• 6 minutes WTI @ 67.50, charts show $62.50 next
  • 14 minutes Saudi Fund Wants to Take Tesla Private?
  • 18 minutes California Solar Mandate Based on False Facts
  • 49 mins Starvation, horror in Venezuela
  • 2 hours Anyone Worried About the Lira Dragging EVERYTHING Else Down?
  • 8 hours Monsanto hit by $289 Million for cancerous weedkiller
  • 4 mins Desperate Call or... Erdogan Says Turkey Will Boycott U.S. Electronics
  • 2 hours Why hydrogen economics is does not work
  • 6 hours Oil prices---Tug of War: Sanctions vs. Trade War
  • 7 hours Correlation does not equal causation, but they do tend to tango on occasion
  • 15 hours WTI @ 69.33 headed for $70s - $80s end of August
  • 6 hours Russia retaliate: Our Response to U.S. Sanctions Will Be Precise And Painful
  • 17 hours Merkel, Putin to discuss Syria, Ukraine, Nord Stream 2
  • 14 hours WSJ *still* refuses to acknowledge U.S. Shale Oil industry's horrible economics and debts
  • 19 hours Saudi Production Cut or Demand Drop?
  • 13 hours Saudi Aramco IPO Seems Unlikely
Alt Text

New York Unveils Offshore Wind Master Plan

New York’s ambitious new master…

Andy Soos

Andy Soos

Andy Soos is a writer for the news site: Environmental News Network

More Info

Trending Discussions

Wind Power Takes a Hit as Charlestown Rhode Island Bans Wind Turbines

Wind mills are a clean alternative energy supply but not everyone agrees. The Rhode Island General Assembly’s newly enacted laws facilitating the siting, construction and power-purchase agreements for commercial-grade renewable energy projects recently took a big hit. On September 12th, the town of Charlestown Rhode Island became a U.S. trendsetter in the renewable-energy sector when the Town Council voted to pass the first-in-the-country ban on any size or type of electricity-generating wind turbines. The sweeping prohibition applies to large commercial turbines as well as smaller, residential models.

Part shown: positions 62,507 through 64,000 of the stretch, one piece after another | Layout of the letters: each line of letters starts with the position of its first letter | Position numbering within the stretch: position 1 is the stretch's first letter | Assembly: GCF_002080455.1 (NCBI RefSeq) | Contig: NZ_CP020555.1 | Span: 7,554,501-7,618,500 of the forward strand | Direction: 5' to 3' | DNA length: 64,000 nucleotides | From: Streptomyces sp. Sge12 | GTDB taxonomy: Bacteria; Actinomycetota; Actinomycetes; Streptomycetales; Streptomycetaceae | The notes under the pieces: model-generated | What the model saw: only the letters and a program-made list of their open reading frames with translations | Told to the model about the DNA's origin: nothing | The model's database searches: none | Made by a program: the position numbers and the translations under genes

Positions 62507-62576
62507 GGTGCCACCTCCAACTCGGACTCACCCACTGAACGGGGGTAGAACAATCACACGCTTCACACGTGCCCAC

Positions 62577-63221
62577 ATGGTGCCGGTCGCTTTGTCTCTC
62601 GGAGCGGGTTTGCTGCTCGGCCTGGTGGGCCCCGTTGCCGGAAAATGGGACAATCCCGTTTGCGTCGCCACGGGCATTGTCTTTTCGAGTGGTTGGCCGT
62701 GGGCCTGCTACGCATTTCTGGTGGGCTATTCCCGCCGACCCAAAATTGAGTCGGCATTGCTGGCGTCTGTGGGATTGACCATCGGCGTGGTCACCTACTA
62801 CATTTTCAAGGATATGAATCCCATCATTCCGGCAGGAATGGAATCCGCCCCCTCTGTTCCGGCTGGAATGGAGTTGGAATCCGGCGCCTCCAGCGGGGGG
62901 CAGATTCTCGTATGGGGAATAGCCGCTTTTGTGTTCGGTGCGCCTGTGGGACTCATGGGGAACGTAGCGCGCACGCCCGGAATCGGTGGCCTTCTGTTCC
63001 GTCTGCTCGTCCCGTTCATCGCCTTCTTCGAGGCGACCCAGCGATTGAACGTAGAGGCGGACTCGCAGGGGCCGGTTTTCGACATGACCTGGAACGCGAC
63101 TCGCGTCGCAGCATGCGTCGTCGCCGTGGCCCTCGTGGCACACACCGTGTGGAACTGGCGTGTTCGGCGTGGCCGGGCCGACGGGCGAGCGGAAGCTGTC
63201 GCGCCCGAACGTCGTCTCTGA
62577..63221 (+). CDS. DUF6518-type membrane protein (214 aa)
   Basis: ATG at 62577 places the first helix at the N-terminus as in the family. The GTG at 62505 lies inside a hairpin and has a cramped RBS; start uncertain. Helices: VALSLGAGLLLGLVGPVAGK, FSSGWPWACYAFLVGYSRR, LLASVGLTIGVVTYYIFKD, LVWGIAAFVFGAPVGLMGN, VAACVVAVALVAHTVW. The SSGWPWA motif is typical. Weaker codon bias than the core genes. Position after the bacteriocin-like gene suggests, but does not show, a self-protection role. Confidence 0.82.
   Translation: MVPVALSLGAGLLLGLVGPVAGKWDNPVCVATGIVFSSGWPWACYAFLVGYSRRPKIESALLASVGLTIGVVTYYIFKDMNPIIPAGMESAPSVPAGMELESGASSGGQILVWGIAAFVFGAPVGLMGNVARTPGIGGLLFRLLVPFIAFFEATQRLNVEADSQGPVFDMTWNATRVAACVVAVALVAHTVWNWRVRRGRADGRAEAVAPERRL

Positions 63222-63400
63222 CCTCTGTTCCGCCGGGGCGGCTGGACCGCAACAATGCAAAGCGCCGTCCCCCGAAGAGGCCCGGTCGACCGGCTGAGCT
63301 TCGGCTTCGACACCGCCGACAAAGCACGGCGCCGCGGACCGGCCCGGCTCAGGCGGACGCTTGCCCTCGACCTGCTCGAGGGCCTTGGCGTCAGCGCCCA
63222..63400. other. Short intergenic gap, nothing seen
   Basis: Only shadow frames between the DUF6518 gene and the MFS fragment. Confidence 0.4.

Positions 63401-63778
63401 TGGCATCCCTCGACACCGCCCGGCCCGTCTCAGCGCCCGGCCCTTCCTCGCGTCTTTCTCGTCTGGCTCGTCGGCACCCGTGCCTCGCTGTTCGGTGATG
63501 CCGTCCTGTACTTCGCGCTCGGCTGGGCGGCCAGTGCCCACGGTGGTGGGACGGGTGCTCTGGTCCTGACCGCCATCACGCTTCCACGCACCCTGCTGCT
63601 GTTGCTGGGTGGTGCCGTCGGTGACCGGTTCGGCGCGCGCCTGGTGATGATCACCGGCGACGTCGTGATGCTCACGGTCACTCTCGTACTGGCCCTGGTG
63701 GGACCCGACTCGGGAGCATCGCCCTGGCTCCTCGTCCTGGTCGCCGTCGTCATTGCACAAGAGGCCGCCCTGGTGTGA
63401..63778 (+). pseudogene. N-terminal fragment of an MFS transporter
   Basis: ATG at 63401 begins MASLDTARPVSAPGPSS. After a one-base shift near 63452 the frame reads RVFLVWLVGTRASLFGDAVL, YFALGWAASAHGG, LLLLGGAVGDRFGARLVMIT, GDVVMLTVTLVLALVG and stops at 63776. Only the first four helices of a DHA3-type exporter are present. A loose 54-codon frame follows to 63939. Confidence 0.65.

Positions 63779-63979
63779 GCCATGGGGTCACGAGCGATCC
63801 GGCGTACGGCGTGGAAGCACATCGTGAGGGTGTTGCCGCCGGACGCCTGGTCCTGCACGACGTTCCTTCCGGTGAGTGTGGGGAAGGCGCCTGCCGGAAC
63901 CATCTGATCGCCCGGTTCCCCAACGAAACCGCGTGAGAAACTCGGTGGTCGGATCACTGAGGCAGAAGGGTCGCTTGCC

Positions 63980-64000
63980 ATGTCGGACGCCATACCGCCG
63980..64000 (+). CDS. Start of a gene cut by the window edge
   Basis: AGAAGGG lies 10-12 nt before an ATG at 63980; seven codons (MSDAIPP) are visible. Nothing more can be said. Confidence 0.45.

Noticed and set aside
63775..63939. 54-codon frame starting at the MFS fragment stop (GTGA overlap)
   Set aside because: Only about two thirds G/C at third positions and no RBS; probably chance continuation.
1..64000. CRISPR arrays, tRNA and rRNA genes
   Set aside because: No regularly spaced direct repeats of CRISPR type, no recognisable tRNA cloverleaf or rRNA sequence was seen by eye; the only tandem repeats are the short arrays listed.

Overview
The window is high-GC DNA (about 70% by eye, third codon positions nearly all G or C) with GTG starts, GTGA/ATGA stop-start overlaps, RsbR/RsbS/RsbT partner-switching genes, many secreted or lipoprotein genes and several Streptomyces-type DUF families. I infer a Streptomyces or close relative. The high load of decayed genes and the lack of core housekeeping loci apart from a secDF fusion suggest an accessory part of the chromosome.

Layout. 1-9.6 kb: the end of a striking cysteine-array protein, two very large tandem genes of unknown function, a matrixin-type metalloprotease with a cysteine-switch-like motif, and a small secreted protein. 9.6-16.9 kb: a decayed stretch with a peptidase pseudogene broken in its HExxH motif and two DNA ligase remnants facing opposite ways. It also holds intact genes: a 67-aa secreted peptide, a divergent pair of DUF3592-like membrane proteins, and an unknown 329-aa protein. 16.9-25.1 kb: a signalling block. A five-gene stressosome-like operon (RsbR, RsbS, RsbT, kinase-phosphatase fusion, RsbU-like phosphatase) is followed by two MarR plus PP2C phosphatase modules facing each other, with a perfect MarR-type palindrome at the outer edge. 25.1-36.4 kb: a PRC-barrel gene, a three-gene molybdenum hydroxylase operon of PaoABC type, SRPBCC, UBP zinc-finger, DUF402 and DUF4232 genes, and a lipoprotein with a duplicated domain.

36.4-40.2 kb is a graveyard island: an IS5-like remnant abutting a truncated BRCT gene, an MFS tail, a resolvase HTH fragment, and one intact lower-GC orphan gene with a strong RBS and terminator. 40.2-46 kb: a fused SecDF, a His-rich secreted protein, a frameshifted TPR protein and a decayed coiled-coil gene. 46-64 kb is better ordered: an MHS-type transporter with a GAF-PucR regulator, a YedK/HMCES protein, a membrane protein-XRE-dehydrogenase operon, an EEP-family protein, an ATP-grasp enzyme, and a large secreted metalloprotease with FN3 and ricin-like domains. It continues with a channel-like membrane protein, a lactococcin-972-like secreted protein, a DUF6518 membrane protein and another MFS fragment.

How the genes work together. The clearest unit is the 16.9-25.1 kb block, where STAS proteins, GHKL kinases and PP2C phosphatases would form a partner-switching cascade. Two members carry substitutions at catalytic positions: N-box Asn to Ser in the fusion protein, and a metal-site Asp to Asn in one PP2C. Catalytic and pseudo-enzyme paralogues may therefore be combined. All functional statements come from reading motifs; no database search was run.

After working for three years to craft an ordinance that was acceptable to residents, the most recent, and heavily redacted, incarnation of the town’s wind ordinance was passed by a vote of 3 to 2. Council members Greg Avedisian and Marjorie Frank were the dissenting votes, while members Lisa DiBello, Dan Slattery and President Thomas Gentz all cast "yea" votes on the ban.

The idea for an outright ban was borne of the mind of town solicitor Peter Ruggiero. This month would have marked the one-year anniversary of the previous moratorium on wind-turbine construction. According to Ruggiero, Rhode Island case law insists moratoria, by legal definition, should be short term, stopgap measures to allow local governments more time to craft sufficient and efficient ordinances. 

"It is better, from a legal standpoint, for the town to enact the ban, and work on crafting a new wind ordinance from the ground up," Ruggiero said.

When the Town Council was asked by former member Deborah Carney how long the ban was expected to be in place, Councilman Dan Slattery stated that the residential turbine ordinance should be ready in three months and an ordinance concerning commercial turbines should take no more than a year to write.  The implied concern was to install wind mills with minimal impact on people’s health or the environment where there has been some controversy.

As the 21st century began, rising concerns over energy security, global warming, and eventual fossil fuel depletion led to an expansion of interest in all available forms of renewable energy. Worldwide there are now many thousands of wind turbines operating, with a total nameplate capacity of 194,400 MW. Europe accounted for 48% of the total in 2009.

A 2009 expert panel review, described as being the most comprehensive to date, delved into the possible adverse health effects of those living close to wind turbines. Their report findings concluded that wind turbines do not directly make people ill.

The 85-page study was sponsored by the Canadian Wind Energy Association and American Wind Energy Association. The academic and medical experts who conducted the study stated that they reached their conclusions independent of their sponsors. 

The study did allow that some people could experience stress or irritation caused by the swishing sounds wind turbines produce. "A small minority of those exposed report annoyance and stress associated with noise perception..." [however] "Annoyance is not a disease." The study group pointed out that similar irritations are produced by local and highway vehicles, as well as from industrial operations and aircraft.

By. Andy Soos




Back to homepage

Trending Discussions


Leave a comment
  • Anonymous on September 15 2011 said:
    It is my observation that the kind of people who have in the past demanded that we give up on nuclear power for all time, are the same kind of people who want to ban windmills the first time they experience the whoosh-whoosh-whoosh sound that windmills make when doing their job.

Leave a comment




Oilprice - The No. 1 Source for Oil & Energy News